Over the last four years I, and a faithful band of volunteers, have been excavating a rare kind of Mesolithic site at Lunt, Sefton a few miles north of Liverpool, on behalf of the Museum of Liverpool. This dates to about 8000 years ago, in the Mesolithic period, when groups of hunter-gatherers lived in the flood-plain of the River Alt leaving behind relatively well-preserved traces of a series of building floors dotted with pits in two defined, adjacent areas.
My day of archaeology though has been less concerned with investigating the intrinsic importance of the archaeology than with another important facet of the site, as it passed an important milestone in its development this week when it was officially opened for public viewing while the excavations continue.
The Open Day was organised through the Wildlife Trust for Lancashire, Greater Manchester and Merseyside which now manages this part of the valley, after being farmland for the last thousand or more years. It was during the Trust’s creation of a wetland nature reserve here that, along with several other deeply buried Mesolithic sites, the Lunt Meadows settlement was discovered in 2012.
The Open Day attracted over 500 people many of whom were given tours of the site and learned about hunter-gatherers and the local Mesolithic landscape.
It is hoped that as the site becomes better known more visitors will seek it out. Once the excavations are finished the ground essentially will be left open and the vegetation managed, and possibly there may be reconstructions of some of the buildings on the excavated site.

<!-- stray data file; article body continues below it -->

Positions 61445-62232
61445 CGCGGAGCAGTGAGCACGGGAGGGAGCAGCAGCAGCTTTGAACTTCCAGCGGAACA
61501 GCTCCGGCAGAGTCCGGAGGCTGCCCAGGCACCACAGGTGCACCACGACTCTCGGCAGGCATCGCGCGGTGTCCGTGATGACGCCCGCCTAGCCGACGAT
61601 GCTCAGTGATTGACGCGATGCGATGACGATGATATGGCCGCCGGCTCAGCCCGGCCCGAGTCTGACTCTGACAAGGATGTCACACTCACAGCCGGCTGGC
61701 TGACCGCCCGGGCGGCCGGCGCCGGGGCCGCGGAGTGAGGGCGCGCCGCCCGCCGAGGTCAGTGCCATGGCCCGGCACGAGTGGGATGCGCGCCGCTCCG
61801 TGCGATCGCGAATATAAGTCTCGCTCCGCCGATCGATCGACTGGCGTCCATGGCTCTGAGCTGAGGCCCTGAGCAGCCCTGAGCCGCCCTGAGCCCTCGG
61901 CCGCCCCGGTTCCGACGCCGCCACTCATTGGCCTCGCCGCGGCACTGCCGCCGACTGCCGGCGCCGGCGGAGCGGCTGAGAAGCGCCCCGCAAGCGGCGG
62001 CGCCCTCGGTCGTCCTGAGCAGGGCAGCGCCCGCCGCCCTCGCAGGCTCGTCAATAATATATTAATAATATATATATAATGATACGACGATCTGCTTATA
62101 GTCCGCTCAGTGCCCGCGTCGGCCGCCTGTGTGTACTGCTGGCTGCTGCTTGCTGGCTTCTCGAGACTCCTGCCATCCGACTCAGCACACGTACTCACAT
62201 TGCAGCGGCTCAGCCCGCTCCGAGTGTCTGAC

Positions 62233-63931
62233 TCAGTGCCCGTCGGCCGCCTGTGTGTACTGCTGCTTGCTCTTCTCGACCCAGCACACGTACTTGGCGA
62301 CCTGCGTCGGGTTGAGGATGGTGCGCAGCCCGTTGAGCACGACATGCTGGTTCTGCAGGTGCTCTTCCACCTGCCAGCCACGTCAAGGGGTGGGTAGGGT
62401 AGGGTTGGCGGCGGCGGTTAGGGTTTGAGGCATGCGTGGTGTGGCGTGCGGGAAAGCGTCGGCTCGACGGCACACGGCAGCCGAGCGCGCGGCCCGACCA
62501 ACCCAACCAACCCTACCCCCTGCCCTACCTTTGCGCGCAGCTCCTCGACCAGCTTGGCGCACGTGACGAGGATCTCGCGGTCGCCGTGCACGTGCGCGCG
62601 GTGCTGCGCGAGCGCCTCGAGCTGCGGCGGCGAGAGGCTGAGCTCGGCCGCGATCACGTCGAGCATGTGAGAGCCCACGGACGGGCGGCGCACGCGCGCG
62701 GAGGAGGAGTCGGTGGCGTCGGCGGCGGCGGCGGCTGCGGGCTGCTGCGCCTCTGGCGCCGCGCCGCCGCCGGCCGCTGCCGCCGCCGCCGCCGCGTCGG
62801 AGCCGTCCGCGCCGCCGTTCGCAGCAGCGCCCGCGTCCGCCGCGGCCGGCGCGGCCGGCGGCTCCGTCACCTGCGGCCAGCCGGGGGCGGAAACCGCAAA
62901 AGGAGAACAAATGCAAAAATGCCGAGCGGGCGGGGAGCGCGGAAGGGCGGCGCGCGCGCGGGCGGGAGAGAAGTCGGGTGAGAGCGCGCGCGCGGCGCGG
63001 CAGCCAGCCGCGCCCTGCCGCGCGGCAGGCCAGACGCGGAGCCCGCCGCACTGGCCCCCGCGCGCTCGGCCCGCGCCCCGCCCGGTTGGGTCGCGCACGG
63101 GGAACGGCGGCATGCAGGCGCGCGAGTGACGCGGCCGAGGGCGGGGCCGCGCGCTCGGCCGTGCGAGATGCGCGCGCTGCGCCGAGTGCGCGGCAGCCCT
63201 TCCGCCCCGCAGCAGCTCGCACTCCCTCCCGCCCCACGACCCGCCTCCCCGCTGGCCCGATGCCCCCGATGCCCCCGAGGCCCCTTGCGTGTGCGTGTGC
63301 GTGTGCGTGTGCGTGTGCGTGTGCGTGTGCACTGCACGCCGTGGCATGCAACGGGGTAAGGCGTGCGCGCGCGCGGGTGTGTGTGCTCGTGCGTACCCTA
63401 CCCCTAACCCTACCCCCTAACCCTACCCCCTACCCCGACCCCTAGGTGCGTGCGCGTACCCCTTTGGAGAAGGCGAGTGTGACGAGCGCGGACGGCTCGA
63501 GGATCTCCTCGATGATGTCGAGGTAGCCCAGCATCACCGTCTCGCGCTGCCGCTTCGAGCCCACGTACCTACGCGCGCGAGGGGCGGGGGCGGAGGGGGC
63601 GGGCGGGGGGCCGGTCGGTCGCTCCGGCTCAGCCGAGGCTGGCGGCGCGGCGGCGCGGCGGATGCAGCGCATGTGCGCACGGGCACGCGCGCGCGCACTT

For me, such visits will be made worthwhile by its location. The site lies in the floodplain and formerly lay on a slight rise of sand which had been buried by later wetland sediments after the settlement was abandoned. Choosing this location was a deliberate strategy by the hunter-gather population of this area. Previous archaeological survey has shown that there is very little evidence for sites of this period away from the floodplain throughout the valley.
It is hoped that visitors will be able to gain a deeper appreciation of this ancient connection through seeing at first-hand the (re-)integration of a prehistoric wetland settlement into a modern day version of its former setting that has been made possible by the kind co-operation, support and help of the Wildlife Trust and the Environment Agency, who cannot be thanked enough.
In turn, it is hoped that visitors looking primarily to visit a wild place on the fringes of Liverpool for its modern amenity value of peace, greenery and wildlife will be inspired to see the landscape in a multi-dimensional way when encountering this special, long-lost place nestling into what looks something like its former ancient wild landscape.
It is this integration that many of the volunteers who excavate on the site tune into: the subtle changing sounds and sights of the natural world giving partially glimpsed reflections of a former world which is pulled into more focus through the immediacy of working from day to day on the ancient surface, or through lifting from where they had been dropped, placed or thrown the stone artefacts that once helped sustain the people who lived in this environment.
And soon, as the days shorten the relative quiet of summer will be broken by the noise and sights of the incessant flocks of migrating wildfowl who will make their home in the wetland this winter bringing another year’s excavation full circle and we witness the latest modern installment in a seemingly timeless, long-interrupted cycle of life in the wild in the flooded wetland.